Javascript
  1. Javascript intro
  2. Javascript basics
  3. Javascript variables
  4. Javascript functions
  5. Javascript popup boxes
  6. Javascript conditions
  7. Javascript loops
  8. Javascript arrays
  9. Javascript objects
  10. Javascript strings
  11. Javascript events
  12. Javascript errors
  13. Javascript DOM
  14. Javascript elements
  15. Javascript new windows
  16. Javascript date & time
  17. Javascript cookies
  18. Javascript print
  19. Javascript redirect
  20. Javascript void
  21. Javascript summary

Javascript errors

There are several ways to test for and find errors in Javascript.

This tutorial focuses on:

The Try.....Catch statement

The Try.....Catch statement contains two blocks of code:

Syntax:
try{ code to be executed } catch (err){ code to be executed if an error occurs in the code within the try block }
Example:
<script type="text/javascript"> try{ //there is an error in this code //document.write is misspelled as document.writee //this code will not execute, instead the code in the catch block will execute document.writee("Here is some text"); } catch (err){ //this code will be executed since there is an error in the try block document.write("An error occured"); } </script>
Output:
An error occured

The above example specifies some code to execute in a try block. There is an error in this code, so the code within the catch block will be executed.

The throw keyword

The throw keyword is used together with the Try.....Catch statement to create exceptions. With the throw keyword, you can generate relevant error messages when errors occur.

Example:
<html> <head> <title>The throw keyword</title> </head> <body> <script type="text/javascript"> //declare a variable var aNumber = 5; try{ //check if the variable is an even number //by dividing it by 2 and getting the remainder //if the remainder is 0 then it is an even number otherwise it is not if (aNumber % 2 != 0){ throw "Err1"; } } //catch an error catch (err){ //if the error is "Err1" print a statement accordingly if (err == "Err1"){ document.write("Not an odd number!"); } } </script> </body> </html>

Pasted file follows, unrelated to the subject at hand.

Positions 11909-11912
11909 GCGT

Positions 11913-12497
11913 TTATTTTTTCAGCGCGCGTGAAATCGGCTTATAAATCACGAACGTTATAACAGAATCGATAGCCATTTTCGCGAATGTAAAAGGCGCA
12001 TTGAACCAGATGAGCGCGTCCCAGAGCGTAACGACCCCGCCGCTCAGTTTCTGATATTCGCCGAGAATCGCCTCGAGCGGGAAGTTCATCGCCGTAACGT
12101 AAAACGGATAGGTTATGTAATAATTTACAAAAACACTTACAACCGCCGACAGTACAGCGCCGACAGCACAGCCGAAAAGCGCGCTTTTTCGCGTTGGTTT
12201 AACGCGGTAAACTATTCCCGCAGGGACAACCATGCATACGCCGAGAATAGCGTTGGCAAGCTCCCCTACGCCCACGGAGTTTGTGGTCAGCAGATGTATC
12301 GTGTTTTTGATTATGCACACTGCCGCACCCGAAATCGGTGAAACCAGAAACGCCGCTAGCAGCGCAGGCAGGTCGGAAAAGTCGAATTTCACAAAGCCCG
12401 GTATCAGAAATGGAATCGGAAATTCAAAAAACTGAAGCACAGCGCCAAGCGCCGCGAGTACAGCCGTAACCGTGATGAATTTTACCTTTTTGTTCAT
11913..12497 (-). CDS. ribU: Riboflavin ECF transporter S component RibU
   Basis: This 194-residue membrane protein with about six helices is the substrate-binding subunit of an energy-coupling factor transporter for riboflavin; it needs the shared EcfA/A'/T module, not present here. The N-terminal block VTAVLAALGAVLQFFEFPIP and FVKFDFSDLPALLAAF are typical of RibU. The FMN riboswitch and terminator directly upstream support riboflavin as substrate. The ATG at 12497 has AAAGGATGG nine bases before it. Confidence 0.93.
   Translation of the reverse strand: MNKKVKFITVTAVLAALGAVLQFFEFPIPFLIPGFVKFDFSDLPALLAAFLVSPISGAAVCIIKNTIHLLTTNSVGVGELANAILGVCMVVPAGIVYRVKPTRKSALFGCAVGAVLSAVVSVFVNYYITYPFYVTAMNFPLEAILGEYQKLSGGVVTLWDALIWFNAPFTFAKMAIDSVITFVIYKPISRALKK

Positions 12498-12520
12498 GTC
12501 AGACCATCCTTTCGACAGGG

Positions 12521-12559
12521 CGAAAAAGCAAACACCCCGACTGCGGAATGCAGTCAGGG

Output:
Not an odd number!

In the above example, a try block specifies that if the variable aNumber is not an odd number to throw the error "Err1". The catch block specifies that if a caught error is "Err1" to print the text "Not an odd number!"

The onerror event handler

The onerror event handler is used whenever there is an error in a script on a webpage.

You have to create a function to handle the error(s) to use the onerror event handler. Once you have the function, you can call it with the onerror event handler. The function used to handle the error(s) should contain three parameters - one to display an error message, the second to display the url of the page, and the third to display the line where the error occured.

Syntax:
onerror=handleErr function functionToHandleError(message, url, line){ code to handle the error }
Example:
<html> <head> <title>The onerror event handler</title> </head> <body> <script type="text/javascript"> //handle the handleError function with the onerror event handler onerror=handleError //this variable will be used to print the error message var message = ""; //print details about the error function handleError(message, url, line){ message = "An error occured on this page.\n\n"; message += "Error: " + message + "\n"; message += "URL: " + url + "\n"; message += "Line: " + line + "\n\n"; alert(message); } function greetUser(){ //the document.write() statement is misspelled as document.wrte() //and this will generate an error document.wrte("Hello!"); } </script> </body> </html>

In the above example, the onerror event handler calls the handleError function which displays the details about any errors in the script in an alert box.

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